The Dalai Lama in Scotland

This week, I was fortunate enough to attend an event with the Dalai Lama.  That’s not something that happens every day!

The capacity crowd was there to see His Holiness the 14th Dalai Lama.  His talk in Edinburgh, Scotland, which celebrated the 20thanniversary of the Edinburgh Lectures series, was on ‘Beyond Religion: Ethics for a Whole World.’ It was more a series of observations interspersed with his characteristically infectious laugh than a formal speech, and rambled around the themes of compassion, positivity, humanity, respect and good intention.  Following the formal part, he took (incredibly challenging and well-considered) questions from local school pupils on a range of issues related to ethics and morals.

The Dalai Lama is such a charming figure.  It is hard to imagine that he and his people have been through incredible hardship and even harder to comprehend his tireless campaign for global peace, his enduring respect for fellow humans and his commitment to non-violent means.  At the age of 77, he is spritely, good-humoured and incredibly vibrant.  He even cheekily asked the school kids to guess his age, suggesting that he could pass for a man in his 60s.  (He probably could).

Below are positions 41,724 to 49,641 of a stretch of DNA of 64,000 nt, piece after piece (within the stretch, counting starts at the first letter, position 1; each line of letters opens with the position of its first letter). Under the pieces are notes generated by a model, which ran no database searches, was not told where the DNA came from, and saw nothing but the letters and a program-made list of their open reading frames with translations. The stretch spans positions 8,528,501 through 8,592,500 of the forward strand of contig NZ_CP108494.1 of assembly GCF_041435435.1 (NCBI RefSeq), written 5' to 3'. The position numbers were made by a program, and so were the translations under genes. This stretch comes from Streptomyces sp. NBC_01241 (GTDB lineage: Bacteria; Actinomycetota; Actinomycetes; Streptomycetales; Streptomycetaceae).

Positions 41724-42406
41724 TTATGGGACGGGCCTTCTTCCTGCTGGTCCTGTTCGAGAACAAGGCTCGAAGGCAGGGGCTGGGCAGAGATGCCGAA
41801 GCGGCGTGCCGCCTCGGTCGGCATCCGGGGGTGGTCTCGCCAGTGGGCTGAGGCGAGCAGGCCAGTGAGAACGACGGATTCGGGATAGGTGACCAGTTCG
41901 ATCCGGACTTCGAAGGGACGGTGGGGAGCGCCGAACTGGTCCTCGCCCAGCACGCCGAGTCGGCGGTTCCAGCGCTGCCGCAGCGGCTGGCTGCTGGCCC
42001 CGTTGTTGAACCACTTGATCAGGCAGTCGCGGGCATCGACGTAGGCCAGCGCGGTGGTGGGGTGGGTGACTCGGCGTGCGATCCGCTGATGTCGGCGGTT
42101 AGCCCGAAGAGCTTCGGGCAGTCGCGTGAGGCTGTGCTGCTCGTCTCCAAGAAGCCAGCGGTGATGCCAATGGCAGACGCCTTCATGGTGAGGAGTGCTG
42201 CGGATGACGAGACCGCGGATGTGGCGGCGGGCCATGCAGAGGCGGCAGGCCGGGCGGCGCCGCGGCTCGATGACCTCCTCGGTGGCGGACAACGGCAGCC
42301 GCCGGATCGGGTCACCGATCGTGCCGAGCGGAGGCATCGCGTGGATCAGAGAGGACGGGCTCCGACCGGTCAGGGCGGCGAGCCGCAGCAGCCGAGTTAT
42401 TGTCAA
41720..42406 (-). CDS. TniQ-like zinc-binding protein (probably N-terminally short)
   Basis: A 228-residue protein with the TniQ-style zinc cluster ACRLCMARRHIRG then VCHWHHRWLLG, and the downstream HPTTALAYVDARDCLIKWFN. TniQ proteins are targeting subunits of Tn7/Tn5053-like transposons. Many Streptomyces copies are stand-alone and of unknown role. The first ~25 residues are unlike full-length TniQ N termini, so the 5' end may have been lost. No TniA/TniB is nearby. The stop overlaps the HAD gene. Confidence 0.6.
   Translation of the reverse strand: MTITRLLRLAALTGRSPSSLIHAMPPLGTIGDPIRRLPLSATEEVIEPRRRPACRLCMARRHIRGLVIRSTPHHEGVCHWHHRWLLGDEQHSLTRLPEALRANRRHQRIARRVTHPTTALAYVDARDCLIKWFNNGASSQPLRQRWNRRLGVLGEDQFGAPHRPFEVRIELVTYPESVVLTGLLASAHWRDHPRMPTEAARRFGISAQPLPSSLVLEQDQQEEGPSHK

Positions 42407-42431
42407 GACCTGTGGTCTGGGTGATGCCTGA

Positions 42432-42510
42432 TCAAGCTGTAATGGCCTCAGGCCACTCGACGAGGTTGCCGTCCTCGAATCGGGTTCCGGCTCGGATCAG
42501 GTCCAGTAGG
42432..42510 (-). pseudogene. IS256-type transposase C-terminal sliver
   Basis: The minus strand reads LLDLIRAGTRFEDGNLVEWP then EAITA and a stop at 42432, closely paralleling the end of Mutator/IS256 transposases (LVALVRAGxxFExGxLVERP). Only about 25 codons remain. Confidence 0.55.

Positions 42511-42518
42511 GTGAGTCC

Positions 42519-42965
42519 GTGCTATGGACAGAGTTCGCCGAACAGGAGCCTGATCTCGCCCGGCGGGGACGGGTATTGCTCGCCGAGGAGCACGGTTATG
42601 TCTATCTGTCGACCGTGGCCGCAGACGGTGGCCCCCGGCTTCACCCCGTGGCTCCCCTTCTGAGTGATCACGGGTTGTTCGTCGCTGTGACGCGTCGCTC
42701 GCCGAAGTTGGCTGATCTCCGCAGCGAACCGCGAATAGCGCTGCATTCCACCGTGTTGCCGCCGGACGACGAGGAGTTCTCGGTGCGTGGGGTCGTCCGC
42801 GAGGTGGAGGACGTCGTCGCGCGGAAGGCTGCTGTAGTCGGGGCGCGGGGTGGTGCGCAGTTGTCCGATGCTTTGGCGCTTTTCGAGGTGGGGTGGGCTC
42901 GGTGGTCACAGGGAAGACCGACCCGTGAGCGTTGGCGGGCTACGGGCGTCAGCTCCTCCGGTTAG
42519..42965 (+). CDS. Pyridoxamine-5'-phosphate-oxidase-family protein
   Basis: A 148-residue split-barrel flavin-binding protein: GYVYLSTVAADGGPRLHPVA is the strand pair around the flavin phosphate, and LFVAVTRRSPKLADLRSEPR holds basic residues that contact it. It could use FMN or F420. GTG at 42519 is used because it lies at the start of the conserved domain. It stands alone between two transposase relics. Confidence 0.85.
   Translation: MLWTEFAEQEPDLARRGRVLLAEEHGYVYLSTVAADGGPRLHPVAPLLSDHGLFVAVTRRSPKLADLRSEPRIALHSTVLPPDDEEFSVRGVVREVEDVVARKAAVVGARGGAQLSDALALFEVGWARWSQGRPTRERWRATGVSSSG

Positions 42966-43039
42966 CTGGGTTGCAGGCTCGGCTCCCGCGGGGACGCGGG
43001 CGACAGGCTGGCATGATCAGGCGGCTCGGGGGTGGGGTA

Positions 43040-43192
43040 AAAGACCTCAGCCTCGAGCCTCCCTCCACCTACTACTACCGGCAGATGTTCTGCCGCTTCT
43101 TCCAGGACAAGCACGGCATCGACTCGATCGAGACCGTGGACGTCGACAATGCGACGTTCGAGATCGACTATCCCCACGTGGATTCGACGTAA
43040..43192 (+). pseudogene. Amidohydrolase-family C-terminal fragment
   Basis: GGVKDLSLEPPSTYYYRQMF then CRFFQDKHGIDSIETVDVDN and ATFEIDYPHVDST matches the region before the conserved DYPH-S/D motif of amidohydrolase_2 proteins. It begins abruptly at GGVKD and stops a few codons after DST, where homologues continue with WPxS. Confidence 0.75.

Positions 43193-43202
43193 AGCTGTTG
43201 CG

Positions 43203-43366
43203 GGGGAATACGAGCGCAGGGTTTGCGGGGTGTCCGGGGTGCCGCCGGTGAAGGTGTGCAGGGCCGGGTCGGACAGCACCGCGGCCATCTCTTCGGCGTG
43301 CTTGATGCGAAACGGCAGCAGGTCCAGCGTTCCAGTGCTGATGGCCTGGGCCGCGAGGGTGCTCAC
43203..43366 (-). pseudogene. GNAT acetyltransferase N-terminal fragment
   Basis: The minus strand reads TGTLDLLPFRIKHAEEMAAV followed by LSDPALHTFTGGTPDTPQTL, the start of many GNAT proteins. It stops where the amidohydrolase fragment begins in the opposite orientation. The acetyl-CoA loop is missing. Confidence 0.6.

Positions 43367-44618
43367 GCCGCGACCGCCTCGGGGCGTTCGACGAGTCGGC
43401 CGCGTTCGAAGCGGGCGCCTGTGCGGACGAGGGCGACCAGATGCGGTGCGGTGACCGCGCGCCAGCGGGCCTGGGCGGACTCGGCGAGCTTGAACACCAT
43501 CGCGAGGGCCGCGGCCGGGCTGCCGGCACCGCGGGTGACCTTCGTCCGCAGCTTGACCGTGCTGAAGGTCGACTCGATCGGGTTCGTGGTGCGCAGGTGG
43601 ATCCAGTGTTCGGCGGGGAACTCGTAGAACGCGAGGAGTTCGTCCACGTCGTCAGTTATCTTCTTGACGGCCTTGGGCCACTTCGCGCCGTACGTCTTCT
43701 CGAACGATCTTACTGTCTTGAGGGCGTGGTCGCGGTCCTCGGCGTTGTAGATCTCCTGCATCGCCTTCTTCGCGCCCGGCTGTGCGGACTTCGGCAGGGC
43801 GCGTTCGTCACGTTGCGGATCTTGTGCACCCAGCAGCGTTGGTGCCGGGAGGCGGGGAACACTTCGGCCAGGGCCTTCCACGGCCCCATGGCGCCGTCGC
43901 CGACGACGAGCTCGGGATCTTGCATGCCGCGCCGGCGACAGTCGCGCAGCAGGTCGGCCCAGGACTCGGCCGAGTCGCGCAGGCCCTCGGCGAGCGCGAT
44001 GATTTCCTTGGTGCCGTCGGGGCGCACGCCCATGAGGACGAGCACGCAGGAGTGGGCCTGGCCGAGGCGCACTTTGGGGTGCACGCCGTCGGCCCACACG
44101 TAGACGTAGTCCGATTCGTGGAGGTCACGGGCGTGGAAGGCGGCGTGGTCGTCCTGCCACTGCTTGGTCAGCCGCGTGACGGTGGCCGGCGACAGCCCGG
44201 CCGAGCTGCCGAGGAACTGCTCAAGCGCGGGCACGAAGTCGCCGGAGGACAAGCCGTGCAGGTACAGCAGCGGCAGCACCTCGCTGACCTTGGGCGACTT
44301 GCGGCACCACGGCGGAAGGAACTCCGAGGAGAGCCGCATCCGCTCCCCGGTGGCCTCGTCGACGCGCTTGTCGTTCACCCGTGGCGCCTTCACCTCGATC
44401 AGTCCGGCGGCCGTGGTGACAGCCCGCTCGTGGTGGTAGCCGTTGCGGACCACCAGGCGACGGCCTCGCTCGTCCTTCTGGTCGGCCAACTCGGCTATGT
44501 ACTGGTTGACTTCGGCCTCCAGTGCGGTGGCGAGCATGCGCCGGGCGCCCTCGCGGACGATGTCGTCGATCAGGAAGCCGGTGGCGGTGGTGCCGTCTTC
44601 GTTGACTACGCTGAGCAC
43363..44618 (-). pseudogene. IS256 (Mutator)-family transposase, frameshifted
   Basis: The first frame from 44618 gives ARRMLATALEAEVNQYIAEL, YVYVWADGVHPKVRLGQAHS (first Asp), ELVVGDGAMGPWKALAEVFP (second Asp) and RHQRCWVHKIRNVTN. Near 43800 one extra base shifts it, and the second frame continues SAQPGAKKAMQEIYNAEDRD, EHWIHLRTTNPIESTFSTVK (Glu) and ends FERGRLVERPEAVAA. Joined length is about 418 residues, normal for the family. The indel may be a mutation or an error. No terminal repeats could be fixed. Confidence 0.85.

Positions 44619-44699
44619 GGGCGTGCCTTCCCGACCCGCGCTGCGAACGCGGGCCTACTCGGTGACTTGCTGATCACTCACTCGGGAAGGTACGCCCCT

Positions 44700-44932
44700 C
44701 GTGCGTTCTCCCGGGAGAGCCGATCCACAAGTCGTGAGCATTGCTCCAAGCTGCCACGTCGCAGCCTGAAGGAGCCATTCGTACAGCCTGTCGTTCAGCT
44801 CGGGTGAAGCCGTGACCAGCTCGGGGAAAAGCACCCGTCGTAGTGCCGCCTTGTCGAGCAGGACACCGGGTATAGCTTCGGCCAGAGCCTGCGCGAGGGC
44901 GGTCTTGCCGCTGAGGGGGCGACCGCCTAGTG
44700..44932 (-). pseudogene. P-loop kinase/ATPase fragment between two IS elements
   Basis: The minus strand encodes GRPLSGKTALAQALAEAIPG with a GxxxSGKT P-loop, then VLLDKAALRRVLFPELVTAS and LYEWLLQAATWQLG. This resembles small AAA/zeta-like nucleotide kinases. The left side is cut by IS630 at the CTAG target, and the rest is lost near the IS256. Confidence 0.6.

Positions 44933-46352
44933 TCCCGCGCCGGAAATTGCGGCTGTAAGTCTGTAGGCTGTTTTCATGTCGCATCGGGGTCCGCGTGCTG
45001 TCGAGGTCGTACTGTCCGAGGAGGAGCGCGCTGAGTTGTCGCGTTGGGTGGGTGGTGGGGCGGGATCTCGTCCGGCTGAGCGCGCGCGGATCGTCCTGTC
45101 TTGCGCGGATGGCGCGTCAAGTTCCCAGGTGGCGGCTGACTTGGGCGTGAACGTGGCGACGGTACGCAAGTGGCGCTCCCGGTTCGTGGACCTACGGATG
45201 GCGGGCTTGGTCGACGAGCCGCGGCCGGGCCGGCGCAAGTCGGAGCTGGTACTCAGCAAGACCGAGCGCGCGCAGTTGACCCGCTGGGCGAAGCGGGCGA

The attraction of his message is in its simplicity.  We would all like to hope that a life without conflict could be achieved.  And he can make us believe it could.  He spoke of how humans have more in common than that divides them – on a human to human level, we could all get along.  No-one wants bother or conflict in their lives – isn’t it easier just to respect one another? He touched on the importance of genuine affection early in life and the vital role of mothers in providing that stabilising force to their babies.  The Dalai Lama is believed by Tibetan Buddhists to be the latest reincarnation of a series of spiritual leaders who have chosen to be reborn in order to enlighten others.  He didn’t stick to Buddhist philosophy or religious tenets, however: he even expounded on the theme of secularism, indicating that the secular approach – of respecting all religions as well as those who have none – was a cornerstone to avoiding conflict in the world.

The respect and admiration in the audience and on the stage for this inspirational figure in red and saffron robes created quite an emotional atmosphere and everyone was on their feet applauding loudly as His Holiness left the stage. 

Who inspires you?  Who would you like to hear speak if you had the chance?

This is a version of an post which first appeared on my Edinburgh blog.

(c) Lynn Sheppard

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